We support the suggestion made by Carlos Santos and colleagues in Correspondence (Nature 438, 738; 200510.1038/438738a) that data associated with peer-reviewed articles should be submitted to recognized, public repositories wherever possible.

We suggest that attaining this goal requires the support of national and international funding bodies that are willing both to implement data policies and to fund efforts to create community-driven standards and public repositories.

For funding bodies, supporting a data policy can be expensive. Current policy for the UK Natural Environment Research Council (NERC; states that all data generated by projects funded under the environmental-genomics programme and the post-genomics and proteomics programme must be submitted to a suitable public repository, when one is available. NERC puts approximately 12% of the funds from each of these programmes towards data management and training through the establishment of the NERC Environmental Bioinformatics Centre (, which facilitates ‘omic’ data management by developing data standards, software, databases, bioinformatics workstations and courses, and delivering these to the community, as well as hosting digital data for cases where suitable public repositories do not already exist.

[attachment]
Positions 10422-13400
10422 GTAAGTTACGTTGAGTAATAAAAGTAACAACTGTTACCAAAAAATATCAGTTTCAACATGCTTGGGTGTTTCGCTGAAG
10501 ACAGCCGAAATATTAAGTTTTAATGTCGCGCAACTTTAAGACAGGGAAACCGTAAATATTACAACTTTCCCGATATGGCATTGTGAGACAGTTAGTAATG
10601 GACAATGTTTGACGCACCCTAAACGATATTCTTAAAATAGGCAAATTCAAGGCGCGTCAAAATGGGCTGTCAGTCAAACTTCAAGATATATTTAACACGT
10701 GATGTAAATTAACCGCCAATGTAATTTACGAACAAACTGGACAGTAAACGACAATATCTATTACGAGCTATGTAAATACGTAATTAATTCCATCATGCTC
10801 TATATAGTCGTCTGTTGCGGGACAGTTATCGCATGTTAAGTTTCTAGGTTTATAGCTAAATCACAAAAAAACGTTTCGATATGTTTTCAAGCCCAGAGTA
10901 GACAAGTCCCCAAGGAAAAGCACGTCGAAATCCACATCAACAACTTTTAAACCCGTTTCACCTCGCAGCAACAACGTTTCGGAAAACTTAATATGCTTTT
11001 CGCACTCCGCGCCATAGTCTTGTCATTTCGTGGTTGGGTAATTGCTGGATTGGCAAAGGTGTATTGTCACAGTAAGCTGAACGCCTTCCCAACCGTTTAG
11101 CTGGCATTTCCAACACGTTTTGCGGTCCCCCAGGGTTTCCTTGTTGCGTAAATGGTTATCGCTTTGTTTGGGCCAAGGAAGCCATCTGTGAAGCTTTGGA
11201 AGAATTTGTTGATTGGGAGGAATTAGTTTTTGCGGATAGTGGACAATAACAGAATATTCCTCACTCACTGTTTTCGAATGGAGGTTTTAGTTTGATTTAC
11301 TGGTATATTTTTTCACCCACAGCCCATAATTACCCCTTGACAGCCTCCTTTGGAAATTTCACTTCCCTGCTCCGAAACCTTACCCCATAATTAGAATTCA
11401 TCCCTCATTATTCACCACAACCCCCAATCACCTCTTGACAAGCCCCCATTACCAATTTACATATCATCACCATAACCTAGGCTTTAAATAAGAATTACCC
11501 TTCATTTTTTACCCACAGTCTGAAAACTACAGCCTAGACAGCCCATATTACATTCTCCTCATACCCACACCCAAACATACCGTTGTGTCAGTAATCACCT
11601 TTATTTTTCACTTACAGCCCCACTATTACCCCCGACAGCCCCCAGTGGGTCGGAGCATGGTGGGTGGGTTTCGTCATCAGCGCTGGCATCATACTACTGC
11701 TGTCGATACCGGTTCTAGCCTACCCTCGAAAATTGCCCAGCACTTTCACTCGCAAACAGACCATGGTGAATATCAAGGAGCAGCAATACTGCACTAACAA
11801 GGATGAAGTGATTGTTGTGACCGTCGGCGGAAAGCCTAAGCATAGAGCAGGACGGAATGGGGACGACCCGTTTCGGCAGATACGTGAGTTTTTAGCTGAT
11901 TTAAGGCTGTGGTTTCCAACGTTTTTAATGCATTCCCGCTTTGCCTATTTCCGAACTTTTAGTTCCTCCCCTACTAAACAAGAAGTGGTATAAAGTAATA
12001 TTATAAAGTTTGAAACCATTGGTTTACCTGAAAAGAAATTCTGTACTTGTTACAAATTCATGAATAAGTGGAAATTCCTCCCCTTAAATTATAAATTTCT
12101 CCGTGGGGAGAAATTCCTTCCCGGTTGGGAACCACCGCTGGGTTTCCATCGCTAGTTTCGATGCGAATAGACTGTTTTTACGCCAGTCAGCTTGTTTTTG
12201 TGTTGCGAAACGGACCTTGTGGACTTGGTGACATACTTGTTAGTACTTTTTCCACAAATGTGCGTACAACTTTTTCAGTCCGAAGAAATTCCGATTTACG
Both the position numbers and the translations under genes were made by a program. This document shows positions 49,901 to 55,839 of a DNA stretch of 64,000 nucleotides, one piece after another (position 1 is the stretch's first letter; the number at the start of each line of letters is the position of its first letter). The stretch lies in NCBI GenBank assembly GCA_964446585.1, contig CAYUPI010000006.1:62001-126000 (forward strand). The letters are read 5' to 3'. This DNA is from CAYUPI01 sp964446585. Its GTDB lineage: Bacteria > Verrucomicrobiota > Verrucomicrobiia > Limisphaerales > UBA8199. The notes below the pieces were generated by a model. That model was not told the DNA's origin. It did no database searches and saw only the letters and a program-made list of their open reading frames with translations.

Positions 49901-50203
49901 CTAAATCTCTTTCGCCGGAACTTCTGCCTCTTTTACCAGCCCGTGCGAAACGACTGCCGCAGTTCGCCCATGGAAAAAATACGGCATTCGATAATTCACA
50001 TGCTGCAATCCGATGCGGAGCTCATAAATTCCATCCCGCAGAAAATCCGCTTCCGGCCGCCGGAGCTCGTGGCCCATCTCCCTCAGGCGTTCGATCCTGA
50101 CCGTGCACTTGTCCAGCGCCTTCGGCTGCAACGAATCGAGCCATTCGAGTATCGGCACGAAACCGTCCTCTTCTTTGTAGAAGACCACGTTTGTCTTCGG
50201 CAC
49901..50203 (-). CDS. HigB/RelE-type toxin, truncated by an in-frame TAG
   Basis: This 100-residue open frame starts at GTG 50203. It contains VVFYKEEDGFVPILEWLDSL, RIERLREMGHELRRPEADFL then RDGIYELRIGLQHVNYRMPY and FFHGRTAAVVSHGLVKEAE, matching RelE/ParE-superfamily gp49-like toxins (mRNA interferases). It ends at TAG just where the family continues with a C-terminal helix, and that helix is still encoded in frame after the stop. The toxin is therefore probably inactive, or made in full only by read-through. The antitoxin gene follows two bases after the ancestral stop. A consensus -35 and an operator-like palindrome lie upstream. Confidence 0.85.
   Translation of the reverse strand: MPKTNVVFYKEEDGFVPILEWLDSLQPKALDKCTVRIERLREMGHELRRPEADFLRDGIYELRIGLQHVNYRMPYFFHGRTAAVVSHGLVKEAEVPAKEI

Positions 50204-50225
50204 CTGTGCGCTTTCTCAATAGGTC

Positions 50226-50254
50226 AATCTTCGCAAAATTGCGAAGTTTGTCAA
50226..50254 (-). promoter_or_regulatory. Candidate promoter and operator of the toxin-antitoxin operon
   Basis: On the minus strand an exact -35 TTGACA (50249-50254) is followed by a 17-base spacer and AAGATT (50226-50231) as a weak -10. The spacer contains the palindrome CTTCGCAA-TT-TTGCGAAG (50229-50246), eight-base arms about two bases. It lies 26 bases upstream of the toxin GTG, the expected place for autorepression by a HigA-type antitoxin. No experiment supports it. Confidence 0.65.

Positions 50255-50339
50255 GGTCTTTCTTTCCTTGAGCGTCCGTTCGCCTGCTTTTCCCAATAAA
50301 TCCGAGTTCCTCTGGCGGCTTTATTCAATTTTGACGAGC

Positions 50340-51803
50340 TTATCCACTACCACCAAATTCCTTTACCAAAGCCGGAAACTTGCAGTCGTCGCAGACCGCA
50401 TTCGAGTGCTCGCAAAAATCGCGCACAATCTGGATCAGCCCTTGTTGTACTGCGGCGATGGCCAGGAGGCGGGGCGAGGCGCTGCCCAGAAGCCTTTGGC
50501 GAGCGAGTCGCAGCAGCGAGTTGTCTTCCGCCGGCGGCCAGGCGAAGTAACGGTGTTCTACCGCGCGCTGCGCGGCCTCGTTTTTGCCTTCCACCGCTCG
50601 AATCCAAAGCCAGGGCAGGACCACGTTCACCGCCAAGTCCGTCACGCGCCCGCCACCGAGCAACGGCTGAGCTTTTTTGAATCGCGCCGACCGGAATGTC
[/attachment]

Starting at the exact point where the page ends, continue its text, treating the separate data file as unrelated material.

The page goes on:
We argue that putting the tools and facilities in place to enable good data management is an area worth investing in. As well as addressing the aims of integrated, long-term data storage and access, this investment would minimize duplication of effort, facilitate uptake and sharing of data and maximize the potential for comparative analyses.